It’s hard to know just where to start when talking about Tallulah. It fits right into that strange little sweet spot of having some things going for it, other things falling a bit short, but not a whole lot of it feels especially fantastic or egregious, so the general impression one gets as the credits roll is bland contentment. However, that would make for a really short review, so perhaps I should expound a bit on why Tallulah is a decent enough film, but only just that.
The film opens on Tallulah (Ellen Page) and her boyfriend Nico living out of a van and being general layabouts. After Nico tells Lou—as she prefers to be called—that he wants to see his mother again after two years of living away from her, they get into a fight and Lou wakes up to find that he has left her behind. She travels to New York City to track down Nico, and while scavenging for food at a nearby hotel, she is coerced into a hotel room by a distraught woman with a naked one-year-old girl. The mother (Tammy Blanchard) offers Lou a lot of money to watch the child while she goes off to hook up in an extramarital affair. The woman is drunk, emotionally unstable, and vocally resentful of the way having a child has impacted her life, but Lou takes the money and babysits. When the woman returns to her hotel room and immediately passes out, Lou decides that she needs to take the baby away from that situation. Not knowing what to do with the infant, she tracks down Nico’s mom, Margo (Allison Janney), claiming that the baby is hers and Nico’s.
It’s a complicated set-up that the film admittedly spends way too much time establishing, but it does pay off with some great performances and a plot structure that astoundingly gives all three of its female leads a fully fleshed out character arc. Page is the true standout, giving what is probably the most nuanced performance of her career as an irresponsible adult-child learning responsibility through sudden parental responsibility. The lack of a parental presence in her life has simultaneously caused stunted emotional growth and a darkly nihilistic outlook on life that her new connections with other people start to curb. Serving as her foils are Janney’s take on a parent who clung so strongly to the idea of family structure that the collapse of that structure tore her apart, along with Blanchard as a woman who doesn’t recognize the value of her maternal role until it is taken away from her. The three grow in such a way as to complement each other’s journeys, which lends the film a thematic depth that is rare in character-driven, independent cinema.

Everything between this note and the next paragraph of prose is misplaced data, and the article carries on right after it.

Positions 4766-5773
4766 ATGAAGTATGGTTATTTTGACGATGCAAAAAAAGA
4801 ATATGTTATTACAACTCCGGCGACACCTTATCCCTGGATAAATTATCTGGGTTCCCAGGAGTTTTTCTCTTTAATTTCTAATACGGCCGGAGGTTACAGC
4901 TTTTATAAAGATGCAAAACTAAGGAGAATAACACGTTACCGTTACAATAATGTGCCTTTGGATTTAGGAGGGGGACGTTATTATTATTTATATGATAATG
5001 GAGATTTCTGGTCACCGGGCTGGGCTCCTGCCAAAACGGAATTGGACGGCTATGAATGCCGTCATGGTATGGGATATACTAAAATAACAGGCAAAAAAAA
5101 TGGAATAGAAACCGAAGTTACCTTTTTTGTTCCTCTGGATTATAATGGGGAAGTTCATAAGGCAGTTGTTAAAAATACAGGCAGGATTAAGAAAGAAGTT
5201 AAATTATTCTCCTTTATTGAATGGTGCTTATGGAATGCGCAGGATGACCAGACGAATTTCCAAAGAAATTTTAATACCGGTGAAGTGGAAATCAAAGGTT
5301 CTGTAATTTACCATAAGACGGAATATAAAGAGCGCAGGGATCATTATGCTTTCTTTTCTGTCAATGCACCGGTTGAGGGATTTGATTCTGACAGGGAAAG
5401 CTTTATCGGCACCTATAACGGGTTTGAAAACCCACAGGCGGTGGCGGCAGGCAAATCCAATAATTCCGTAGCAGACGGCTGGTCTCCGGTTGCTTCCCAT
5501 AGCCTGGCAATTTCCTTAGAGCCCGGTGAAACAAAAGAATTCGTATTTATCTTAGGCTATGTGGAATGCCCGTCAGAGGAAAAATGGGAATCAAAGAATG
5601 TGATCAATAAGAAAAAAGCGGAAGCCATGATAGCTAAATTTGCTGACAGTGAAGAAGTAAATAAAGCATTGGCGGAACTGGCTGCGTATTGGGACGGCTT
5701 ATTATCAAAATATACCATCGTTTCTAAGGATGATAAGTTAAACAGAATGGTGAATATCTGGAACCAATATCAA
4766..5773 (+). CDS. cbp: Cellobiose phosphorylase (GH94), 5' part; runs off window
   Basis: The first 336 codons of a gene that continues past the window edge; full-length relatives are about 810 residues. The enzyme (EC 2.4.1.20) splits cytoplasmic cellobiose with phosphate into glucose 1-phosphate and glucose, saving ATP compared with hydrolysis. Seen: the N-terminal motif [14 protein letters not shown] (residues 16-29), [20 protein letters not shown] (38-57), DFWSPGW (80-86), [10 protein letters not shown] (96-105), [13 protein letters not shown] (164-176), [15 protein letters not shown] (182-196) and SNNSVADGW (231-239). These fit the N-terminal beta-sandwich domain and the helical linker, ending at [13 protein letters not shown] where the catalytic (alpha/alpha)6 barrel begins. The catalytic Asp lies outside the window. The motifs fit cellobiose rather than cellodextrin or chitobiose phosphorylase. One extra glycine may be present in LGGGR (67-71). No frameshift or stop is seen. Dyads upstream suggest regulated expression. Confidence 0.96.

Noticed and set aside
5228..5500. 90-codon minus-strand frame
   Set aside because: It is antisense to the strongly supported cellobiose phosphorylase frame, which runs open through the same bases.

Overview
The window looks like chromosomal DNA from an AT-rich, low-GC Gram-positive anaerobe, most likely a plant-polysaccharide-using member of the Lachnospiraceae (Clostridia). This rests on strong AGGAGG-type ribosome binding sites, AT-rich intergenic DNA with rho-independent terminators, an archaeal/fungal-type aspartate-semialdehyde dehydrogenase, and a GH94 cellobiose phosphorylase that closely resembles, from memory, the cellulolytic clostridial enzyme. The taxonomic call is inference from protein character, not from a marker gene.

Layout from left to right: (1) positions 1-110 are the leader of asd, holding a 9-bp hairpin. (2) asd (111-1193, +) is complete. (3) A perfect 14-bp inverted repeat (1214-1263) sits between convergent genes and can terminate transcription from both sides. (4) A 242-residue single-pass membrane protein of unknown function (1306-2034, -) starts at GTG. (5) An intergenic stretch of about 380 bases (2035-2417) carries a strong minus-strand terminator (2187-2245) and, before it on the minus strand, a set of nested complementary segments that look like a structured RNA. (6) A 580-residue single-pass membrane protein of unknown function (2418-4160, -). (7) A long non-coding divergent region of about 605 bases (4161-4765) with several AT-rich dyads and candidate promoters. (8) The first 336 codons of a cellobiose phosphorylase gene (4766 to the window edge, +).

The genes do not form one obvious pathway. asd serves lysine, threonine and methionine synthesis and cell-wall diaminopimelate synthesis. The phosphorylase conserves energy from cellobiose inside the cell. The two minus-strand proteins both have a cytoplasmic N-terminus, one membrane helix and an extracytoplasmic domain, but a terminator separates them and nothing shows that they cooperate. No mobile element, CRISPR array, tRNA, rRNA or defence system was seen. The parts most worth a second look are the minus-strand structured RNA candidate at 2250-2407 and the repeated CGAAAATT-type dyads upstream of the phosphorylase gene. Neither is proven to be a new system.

It seems rather unfair, then, that those riches are buried by a screenwriter’s proclivity for redundancy and a director unwilling to leave anything on the cutting room floor; this is hardly surprising given that they are one and the same person, Sian Heder. Heder may have a deft understanding of interweaving multiple character arcs to serve a cohesive thematic point—after all, she writes for Orange Is The New Black, a show that exists for exactly that purpose—but she revels in the extended runtime a feature film allows her so that Tallulah becomes bloated by about twenty minutes of extraneous junk. Monologues—particularly Blanchard’s—are overwritten to the point of tedium, and certain symbolic moments, such as the film’s numerous dream sequences, hammer home points that should already be obvious to even the most casual of viewers.
I like Tallulah, and there are plenty of reasons to check it out—whether it be for the performances, the tension inherent in its premise, or what the film has to say about maternity and family structure. It’s just frustrating that so many of the film’s faults come down to structural and writing mistakes, keeping it from greatness and making it just “good enough.” Still, if you have a Netflix account, give it a go—particularly if you like Orange Is The New Black. If nothing else, it’ll at least help scratch your itch while you wait for season five.